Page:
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Coronavirus Report: 67-Year-Old St. Croix Woman Is 4th COVID-19 Fatality In USVI (UPDATE)

CHRISTIANSTED — The U.S. Virgin Islands recorded its fourth death from COVID-19 over the weekend, a 67-year-old woman on St. Croix who died at home, according to Governor Albert Bryan, Jr.

The woman who died was never hospitalized, but was tested for presence of the coronavirus “post mortem,” Bryan said, speaking at a press conference at Government House on St. Croix this afternoon.

“It is a solemn reminder that the virus continues to be a clear and ever-present danger in our community,” the governor said. “We regrettably give our condolences to her, her family and all her loved ones and friends.”

Meanwhile, three more confirmed cases of COVID-19 were also reported over the weekend, all of them on St. Croix.

The Virgin Islands Department of Health is currently tracking four active cases of COVID-19 in the territory, according to Bryan.

The three previous deaths involved people over the age of 71 who had underlying health problems, Bryan said previously.

To date, 780 individuals have been tested for the novel coronavirus, with 716 of them testing negative for the virus, and 59 testing positive. Of those who tested positive, 51 have recovered, and five tests are pending.

Crucians ignored social distancing orders and partied at Rainbow Beach in Frederiksted on Sunday April 26.

The governor said he is preparing to issue a new executive order that will describe the phased reopening of non-essential businesses and the guidelines by which they are to adhere. He also pointed out that the current stay-at-home order expires at midnight on April 30.

Bryan likened his approach to reopening the economy to a three-legged stool, with one leg representing safety and the public health, one leg representing the USVI’s economic concerns and the third leg representing our rights to personal freedoms.

“Over the next few weeks, and perhaps months, we will try to optimize the balance of these concerns,” Bryan said. “That will require some trial and error. As we approach this phased reopening, we will take things one step at a time. If we find that we are heading in the wrong direction as a community, we will fall back to the prior restrictions. Our progress depends on the cooperation of the general public. Part of our roll-out will include an alert system, and we will try to make our decisions and the reasons for those decisions as clear and transparent as possible.”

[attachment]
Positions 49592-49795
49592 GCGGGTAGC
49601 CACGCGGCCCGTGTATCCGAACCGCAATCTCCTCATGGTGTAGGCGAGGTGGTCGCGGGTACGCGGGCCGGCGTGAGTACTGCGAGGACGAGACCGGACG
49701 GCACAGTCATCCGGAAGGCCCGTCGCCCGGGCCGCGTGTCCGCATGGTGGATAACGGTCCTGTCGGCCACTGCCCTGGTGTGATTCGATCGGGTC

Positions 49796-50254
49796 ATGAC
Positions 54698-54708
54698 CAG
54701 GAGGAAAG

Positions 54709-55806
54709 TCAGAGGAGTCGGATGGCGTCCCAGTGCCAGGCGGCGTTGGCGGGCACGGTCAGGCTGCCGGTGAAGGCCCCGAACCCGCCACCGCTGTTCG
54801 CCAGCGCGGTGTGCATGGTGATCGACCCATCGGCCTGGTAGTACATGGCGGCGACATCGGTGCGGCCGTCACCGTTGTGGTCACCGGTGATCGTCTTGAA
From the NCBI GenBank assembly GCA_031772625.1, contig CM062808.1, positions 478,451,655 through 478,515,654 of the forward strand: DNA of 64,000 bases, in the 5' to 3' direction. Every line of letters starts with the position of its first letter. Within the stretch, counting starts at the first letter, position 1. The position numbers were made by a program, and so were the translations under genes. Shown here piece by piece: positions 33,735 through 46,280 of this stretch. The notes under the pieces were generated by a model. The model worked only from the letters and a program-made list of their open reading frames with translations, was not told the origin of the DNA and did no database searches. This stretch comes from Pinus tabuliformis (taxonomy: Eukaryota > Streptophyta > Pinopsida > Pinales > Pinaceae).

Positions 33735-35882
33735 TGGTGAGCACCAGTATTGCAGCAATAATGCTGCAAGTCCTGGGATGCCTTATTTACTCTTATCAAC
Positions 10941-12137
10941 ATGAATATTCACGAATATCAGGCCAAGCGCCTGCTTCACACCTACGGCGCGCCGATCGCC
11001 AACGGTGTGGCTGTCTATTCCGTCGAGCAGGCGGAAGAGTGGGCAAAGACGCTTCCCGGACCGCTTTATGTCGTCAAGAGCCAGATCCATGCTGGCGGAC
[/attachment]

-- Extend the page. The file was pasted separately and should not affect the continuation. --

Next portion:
The governor also said that during the next two weeks he will be sending legislation for consideration to the 33rd Legislature, including efforts to change the definition of “in person,” which Governor Bryan said currently is outdated because people are ever-present no matter where they are because of instant messaging, video and cell phones.

“It is past time that our law reflects these technological advancements, and the current situation mandates that we adjust post haste,” the Governor said.

Bryan said he will also send a revision of the cannabis legislation to the Legislature, and he said that his administration has gathered further public input about the proposed cannabis law and has addressed specific concerns of our respective senators.

“As the economic disaster the last few weeks has affected GERS greatly, it is our hope that we can have a greater sense of exigency in implementing all the things that can help us regain solvency,” the Governor said. “Once again, it is not the panacea, but certainly cutting the annuity of retirees by 30 percent cannot be the path either.”

Bryan also said he is transmitting a request to extend the current state of emergency executive order to July 12.

“Currently, the law only allows us to request a 30-day extension,” the governor said. “We are asking the Legislature to consider 60 days due to the infrequency of hearings and the fact that we will most likely be in this state of emergency for the balance of the summer.”